Texas Tornado: Tribute to Doug Sahm — Some of Texas’ finest gathered at the Country Music Hall of Fame & Museum to celebrate another spiritual father of Americana, Doug Sahm — a key figure in crafting the Tex-Mex sound in the Sir Douglas Quintet and Texas Tornados. His look-alike son, Shawn Sahm, participated in a panel discussion with writer and record executive Bill Bentley, artist Kerry Awn, guitarist and producer Charlie Sexton, all of whom recalled the days when Austin was a groover’s paradise and a creative haven for country’s burgeoning outlaw scene (as depicted in the museum exhibit, “Outlaws & Armadillos: Country’s Roaring ‘70s”). After relating priceless stories, including some about hanging out together as kids at the Soap Creek Saloon — aka the Sahm Family Daycare Center, where players smoked weed onstage and the Guacamole Queen fed everybody — Sahm and Sexton picked up guitars and called out the house band: fiddler Bobby Flores, drummer Freddie “Steady” Krc, keyboardist John Jorgenson, bassist Neal Walker and accordionist Michael Guerra. Then they started calling out singers: Kimmie Rhodes, Rodney Crowell, Kelly Willis, Delbert McClinton and a couple of honorary Texans — Sahm’s pal Tom Kenny (the voice of SpongeBob SquarePants) and Canadian-born New Zealand resident Tami Neilson. Of course, everybody joined in for the finale, “She’s About a Mover” — a joyous rave-up that sounds as good today as it did coming out of AM radios in 1965.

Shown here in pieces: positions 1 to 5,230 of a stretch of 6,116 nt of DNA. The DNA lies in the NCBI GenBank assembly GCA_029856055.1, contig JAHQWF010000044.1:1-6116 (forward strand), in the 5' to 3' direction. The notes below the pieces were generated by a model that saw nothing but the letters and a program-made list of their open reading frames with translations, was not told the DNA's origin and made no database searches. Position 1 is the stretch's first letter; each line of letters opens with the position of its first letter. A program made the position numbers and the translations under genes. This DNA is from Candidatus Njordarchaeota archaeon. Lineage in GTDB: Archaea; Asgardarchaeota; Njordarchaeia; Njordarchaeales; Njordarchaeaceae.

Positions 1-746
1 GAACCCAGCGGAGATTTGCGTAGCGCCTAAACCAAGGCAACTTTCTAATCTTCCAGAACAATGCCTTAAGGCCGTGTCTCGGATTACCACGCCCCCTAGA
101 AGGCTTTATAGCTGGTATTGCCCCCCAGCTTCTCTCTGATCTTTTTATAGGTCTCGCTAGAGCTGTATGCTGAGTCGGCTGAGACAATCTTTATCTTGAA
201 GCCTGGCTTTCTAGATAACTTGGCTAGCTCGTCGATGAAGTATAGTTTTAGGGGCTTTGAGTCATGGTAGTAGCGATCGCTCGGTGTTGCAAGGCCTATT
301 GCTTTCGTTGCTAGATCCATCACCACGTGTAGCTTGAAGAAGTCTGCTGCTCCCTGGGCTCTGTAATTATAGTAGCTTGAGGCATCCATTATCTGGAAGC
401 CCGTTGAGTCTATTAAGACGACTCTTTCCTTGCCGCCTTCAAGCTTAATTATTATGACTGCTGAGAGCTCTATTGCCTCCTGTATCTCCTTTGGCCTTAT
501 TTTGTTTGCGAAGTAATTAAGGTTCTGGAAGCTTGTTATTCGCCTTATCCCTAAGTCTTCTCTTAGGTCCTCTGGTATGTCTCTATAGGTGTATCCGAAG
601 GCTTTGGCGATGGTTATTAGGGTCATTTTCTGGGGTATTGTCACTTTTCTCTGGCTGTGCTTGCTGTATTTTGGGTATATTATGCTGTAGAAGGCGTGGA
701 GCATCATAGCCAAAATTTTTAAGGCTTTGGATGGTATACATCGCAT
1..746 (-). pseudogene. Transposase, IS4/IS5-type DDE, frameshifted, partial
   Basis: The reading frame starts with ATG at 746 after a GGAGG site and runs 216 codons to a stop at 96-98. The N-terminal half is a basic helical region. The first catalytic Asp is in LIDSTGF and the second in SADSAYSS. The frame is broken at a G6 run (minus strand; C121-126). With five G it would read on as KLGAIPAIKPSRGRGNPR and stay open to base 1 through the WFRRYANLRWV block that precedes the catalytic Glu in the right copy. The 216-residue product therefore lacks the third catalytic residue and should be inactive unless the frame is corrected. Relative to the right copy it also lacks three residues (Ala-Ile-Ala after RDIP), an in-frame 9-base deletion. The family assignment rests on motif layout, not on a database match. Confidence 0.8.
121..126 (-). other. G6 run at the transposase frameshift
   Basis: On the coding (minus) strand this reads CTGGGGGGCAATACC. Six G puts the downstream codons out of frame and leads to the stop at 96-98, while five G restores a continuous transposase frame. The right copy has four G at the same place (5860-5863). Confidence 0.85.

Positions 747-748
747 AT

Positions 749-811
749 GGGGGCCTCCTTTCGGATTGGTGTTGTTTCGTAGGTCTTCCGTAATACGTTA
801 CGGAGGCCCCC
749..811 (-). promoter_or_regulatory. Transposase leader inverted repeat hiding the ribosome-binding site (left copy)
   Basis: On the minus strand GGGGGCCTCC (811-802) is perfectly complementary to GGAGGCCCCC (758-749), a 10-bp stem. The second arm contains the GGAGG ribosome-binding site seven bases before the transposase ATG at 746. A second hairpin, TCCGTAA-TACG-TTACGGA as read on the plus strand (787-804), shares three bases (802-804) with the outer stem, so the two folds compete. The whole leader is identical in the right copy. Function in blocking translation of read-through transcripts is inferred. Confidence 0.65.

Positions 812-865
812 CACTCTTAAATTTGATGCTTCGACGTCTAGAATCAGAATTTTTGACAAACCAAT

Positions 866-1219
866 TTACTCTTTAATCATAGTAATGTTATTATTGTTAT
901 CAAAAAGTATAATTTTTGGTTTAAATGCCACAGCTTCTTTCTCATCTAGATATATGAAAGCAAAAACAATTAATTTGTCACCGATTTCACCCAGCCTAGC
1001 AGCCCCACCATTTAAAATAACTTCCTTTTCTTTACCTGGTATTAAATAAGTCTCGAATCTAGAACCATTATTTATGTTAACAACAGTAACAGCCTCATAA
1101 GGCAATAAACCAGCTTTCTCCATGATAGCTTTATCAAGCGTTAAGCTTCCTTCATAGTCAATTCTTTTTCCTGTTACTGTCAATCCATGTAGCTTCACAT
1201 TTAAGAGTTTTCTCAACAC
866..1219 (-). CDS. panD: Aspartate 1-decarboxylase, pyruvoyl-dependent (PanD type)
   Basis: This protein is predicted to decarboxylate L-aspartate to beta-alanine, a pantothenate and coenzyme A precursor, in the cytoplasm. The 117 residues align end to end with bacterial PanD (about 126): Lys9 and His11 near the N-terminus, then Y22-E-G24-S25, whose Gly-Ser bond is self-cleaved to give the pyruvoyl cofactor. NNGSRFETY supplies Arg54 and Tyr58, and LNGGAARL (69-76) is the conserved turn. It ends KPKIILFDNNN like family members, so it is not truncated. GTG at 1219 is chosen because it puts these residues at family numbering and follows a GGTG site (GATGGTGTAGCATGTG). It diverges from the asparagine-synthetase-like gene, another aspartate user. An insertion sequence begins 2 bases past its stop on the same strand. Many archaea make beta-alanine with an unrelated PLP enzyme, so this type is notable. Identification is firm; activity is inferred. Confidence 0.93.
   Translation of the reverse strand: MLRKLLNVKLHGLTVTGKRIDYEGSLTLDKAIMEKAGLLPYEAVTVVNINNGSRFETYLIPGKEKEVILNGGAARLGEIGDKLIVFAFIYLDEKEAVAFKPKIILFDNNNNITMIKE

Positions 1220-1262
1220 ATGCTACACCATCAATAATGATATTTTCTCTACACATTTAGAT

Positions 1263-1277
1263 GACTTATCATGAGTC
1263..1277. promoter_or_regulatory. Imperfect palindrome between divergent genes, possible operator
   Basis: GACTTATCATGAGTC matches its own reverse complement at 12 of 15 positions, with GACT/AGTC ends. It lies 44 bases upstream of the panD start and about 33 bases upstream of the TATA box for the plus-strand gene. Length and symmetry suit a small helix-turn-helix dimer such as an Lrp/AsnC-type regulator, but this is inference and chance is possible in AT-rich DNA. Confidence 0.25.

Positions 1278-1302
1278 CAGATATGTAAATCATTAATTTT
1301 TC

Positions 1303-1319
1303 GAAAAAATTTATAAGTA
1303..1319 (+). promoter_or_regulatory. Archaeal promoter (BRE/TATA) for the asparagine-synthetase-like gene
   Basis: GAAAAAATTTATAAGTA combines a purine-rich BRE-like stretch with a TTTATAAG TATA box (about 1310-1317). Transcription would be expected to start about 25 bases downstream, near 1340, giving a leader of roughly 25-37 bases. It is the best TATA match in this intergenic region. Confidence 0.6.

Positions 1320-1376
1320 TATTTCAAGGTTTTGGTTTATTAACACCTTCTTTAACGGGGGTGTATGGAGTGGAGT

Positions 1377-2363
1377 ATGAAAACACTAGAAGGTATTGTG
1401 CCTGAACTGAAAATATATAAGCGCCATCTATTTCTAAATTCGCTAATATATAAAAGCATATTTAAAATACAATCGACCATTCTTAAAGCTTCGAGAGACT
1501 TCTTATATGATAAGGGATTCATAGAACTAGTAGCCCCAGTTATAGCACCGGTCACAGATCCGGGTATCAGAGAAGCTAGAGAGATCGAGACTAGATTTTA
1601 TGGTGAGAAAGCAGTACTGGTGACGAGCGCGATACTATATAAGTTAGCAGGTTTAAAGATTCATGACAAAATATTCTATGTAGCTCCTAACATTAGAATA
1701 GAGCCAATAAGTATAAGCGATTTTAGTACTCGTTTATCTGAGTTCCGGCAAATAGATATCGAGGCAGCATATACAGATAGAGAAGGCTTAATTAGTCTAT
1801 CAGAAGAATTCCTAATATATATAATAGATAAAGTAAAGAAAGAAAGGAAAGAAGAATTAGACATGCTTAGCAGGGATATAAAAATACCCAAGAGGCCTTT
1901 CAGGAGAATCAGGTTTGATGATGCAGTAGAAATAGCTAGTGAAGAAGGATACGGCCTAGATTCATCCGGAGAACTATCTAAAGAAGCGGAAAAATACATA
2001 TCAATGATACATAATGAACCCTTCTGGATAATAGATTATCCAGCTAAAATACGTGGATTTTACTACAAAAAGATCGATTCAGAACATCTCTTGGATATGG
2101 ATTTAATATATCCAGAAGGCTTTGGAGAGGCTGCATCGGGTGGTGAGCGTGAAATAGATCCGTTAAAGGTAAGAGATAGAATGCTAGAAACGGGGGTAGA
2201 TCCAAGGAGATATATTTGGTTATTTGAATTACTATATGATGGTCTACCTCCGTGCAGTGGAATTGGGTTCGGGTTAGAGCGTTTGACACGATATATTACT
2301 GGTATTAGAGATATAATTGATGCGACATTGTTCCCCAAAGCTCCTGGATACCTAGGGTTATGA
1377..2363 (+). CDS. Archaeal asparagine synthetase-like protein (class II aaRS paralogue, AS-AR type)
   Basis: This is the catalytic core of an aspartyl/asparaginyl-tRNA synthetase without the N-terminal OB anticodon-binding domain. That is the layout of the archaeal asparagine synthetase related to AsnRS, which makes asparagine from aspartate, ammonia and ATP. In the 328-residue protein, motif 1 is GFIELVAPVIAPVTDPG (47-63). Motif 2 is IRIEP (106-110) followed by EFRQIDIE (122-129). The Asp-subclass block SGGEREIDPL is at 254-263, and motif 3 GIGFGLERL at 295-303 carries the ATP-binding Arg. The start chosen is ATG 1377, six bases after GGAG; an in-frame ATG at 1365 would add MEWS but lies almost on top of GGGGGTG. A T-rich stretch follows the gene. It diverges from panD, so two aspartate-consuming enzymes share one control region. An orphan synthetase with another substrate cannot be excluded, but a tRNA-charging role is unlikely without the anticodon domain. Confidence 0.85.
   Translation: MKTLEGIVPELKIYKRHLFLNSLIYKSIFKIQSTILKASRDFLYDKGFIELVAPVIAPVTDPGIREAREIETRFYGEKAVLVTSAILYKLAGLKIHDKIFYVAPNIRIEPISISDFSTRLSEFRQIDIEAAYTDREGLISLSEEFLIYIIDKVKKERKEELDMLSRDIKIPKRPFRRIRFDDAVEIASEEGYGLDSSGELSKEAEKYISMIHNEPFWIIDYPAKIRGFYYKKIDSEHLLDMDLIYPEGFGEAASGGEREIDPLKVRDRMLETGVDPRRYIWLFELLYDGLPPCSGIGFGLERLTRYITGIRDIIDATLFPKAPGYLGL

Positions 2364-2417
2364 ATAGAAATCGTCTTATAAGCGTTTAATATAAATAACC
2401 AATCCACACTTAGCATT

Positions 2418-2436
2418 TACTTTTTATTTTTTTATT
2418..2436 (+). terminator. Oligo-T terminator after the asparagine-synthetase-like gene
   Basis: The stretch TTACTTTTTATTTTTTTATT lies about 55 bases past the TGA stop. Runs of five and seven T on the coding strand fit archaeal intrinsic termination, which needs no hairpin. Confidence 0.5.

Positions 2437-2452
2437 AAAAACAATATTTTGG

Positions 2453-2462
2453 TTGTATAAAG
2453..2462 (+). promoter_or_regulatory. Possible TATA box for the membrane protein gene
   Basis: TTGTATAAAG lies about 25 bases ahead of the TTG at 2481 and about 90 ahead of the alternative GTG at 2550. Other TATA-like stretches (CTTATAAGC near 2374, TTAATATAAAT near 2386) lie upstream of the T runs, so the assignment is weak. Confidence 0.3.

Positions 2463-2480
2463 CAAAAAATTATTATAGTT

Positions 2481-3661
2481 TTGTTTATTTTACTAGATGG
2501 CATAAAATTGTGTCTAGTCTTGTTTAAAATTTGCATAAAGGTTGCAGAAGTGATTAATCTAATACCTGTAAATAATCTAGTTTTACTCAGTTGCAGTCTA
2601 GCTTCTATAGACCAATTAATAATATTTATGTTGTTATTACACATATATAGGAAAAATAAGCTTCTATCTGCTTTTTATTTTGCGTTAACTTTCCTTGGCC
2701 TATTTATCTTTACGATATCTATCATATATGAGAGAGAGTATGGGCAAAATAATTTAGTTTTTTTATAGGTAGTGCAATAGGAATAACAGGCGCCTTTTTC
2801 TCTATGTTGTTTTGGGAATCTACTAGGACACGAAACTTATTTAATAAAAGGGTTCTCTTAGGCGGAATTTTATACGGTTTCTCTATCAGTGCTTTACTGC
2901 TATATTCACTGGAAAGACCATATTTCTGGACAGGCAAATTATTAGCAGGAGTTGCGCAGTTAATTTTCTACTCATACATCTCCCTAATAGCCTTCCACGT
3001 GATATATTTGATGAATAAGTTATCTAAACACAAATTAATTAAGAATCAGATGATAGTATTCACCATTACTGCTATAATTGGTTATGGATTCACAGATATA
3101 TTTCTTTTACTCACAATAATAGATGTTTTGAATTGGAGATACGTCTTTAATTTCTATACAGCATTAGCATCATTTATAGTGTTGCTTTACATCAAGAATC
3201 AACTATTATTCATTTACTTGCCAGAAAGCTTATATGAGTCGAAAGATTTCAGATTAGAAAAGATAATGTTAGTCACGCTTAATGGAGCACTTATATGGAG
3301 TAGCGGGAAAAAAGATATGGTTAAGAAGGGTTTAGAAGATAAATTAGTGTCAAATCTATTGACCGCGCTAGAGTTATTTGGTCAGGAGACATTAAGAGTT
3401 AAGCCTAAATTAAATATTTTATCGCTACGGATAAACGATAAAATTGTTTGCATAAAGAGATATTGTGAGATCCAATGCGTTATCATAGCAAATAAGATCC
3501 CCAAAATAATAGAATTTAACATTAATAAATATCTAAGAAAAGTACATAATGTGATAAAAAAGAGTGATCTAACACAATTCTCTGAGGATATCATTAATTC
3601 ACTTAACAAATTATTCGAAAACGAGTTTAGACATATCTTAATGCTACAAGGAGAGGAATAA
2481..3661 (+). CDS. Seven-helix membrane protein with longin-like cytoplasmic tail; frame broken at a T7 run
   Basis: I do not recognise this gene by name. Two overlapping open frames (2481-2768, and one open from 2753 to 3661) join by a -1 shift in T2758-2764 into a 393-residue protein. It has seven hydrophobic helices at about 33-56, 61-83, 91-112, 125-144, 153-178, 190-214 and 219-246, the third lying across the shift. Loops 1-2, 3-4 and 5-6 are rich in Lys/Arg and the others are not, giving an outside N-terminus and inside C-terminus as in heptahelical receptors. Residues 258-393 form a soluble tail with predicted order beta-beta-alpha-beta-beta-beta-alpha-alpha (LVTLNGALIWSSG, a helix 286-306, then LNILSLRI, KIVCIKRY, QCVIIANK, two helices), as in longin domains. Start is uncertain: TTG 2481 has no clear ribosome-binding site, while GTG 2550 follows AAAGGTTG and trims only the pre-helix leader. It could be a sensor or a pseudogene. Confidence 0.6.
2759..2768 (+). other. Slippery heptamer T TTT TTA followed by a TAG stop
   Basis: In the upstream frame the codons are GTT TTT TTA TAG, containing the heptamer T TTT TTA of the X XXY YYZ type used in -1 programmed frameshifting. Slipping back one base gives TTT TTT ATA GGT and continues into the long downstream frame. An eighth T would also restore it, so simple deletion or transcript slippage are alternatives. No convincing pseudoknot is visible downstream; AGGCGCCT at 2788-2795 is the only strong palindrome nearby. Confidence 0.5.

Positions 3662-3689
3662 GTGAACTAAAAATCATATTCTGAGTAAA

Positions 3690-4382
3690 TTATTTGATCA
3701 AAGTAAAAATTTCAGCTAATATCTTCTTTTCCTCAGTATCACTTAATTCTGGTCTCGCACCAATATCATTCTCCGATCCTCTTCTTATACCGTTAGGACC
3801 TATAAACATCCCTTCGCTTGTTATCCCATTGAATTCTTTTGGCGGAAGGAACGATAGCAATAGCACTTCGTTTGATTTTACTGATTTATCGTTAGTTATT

Missy Raines — at the Station Inn, seven-time International Bluegrass Music Association Bassist of the Year Raines led a bluegrass quartet playing intimate songs from her new album, Royal Traveller, that reflected her upbringing in the coal country of West Virginia’s Allegheny Mountains.

Jaimee Harris — In her first official AmericanaFest showcase, rising singer-songwriter Harris sang about being in love, aired her demons in songs about depression and substance abuse, and generally walked it liked she talked it, expressing her views about socio-political issues during a week in which it seemed not enough people were.

Noting she visited a Tulsa women’s recovery center after celebrating the Woody Guthrie Center’s sixth anniversary in April, Harris said, “I really feel that we have a problem in this country with locking addicts up instead of helping ‘em. I think that’s bullshit.”